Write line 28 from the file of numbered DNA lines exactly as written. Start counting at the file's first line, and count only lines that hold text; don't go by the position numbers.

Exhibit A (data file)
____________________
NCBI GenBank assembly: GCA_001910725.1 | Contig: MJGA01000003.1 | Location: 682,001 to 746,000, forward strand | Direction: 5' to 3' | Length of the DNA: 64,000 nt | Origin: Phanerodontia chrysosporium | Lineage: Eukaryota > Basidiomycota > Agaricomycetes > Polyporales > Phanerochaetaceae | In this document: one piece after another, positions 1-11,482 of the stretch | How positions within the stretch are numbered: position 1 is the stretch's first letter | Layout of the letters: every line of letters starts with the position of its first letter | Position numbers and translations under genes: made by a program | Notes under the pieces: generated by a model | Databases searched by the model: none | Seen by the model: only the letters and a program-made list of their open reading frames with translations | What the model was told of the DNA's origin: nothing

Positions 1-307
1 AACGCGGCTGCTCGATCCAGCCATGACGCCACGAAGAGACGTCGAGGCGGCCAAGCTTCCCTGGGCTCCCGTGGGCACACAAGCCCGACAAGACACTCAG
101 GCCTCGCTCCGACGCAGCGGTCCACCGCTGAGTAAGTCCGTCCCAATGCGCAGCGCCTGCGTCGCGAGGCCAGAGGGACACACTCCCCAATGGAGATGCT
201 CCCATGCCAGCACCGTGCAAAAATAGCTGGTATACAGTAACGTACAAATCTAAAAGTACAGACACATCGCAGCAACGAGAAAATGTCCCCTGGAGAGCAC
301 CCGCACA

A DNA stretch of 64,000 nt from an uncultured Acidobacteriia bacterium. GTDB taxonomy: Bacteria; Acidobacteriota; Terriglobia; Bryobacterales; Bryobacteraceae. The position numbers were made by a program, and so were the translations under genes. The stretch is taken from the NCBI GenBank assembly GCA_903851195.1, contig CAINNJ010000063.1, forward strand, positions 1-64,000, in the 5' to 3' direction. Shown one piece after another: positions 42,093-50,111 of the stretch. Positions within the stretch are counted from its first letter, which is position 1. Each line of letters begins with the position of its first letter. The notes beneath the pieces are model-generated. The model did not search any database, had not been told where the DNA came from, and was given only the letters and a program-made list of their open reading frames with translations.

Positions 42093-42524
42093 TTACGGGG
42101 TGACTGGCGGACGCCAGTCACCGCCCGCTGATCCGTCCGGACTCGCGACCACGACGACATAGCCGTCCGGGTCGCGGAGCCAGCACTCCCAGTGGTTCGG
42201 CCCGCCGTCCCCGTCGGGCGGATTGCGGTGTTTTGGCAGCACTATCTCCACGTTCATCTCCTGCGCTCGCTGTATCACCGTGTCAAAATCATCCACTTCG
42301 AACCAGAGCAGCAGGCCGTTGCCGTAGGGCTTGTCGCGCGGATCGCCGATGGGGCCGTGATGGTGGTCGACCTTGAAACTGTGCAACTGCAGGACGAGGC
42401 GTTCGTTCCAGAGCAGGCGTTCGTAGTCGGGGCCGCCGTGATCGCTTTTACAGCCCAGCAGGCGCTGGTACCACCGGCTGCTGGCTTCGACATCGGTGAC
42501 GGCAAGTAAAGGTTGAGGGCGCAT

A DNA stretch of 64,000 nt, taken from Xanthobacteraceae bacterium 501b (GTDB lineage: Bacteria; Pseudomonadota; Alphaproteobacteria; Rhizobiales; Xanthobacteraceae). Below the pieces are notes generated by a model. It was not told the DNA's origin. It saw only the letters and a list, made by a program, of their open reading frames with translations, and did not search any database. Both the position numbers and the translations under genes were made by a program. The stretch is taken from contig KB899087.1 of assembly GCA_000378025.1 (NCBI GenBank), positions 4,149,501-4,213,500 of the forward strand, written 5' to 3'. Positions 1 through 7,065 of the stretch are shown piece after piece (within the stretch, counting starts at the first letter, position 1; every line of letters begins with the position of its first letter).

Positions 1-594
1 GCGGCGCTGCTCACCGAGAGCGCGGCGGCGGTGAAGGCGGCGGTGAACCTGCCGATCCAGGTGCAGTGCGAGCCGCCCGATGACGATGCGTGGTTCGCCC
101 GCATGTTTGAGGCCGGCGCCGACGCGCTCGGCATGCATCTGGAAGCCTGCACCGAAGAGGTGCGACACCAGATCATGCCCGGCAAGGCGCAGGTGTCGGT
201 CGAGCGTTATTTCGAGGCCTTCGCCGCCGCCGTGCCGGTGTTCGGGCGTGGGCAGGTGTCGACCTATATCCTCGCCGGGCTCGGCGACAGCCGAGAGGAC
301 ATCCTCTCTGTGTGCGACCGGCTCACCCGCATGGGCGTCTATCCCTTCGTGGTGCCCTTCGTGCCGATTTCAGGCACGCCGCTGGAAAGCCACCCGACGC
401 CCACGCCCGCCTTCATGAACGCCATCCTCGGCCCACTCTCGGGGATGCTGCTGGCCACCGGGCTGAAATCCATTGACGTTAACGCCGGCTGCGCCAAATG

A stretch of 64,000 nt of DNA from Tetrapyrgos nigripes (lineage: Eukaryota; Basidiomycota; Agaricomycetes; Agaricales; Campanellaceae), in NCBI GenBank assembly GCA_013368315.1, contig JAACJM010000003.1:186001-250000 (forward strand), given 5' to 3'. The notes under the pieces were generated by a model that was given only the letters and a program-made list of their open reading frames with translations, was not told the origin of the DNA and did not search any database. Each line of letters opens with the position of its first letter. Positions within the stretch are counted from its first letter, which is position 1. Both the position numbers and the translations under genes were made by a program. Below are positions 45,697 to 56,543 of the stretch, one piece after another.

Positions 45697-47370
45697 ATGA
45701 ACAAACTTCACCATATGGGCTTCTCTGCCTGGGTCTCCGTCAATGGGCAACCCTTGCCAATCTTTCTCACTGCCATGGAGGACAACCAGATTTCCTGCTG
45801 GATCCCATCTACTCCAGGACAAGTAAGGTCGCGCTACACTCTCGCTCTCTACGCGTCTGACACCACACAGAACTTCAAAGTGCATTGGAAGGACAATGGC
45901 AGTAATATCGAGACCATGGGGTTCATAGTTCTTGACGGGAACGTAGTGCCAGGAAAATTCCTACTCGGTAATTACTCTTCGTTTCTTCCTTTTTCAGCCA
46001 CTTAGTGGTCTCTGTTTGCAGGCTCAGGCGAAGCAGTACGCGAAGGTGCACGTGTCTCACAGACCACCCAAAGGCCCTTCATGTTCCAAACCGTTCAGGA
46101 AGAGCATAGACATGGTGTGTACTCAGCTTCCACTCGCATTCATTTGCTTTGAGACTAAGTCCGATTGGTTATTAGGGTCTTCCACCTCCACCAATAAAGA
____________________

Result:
46001 CTTAGTGGTCTCTGTTTGCAGGCTCAGGCGAAGCAGTACGCGAAGGTGCACGTGTCTCACAGACCACCCAAAGGCCCTTCATGTTCCAAACCGTTCAGGA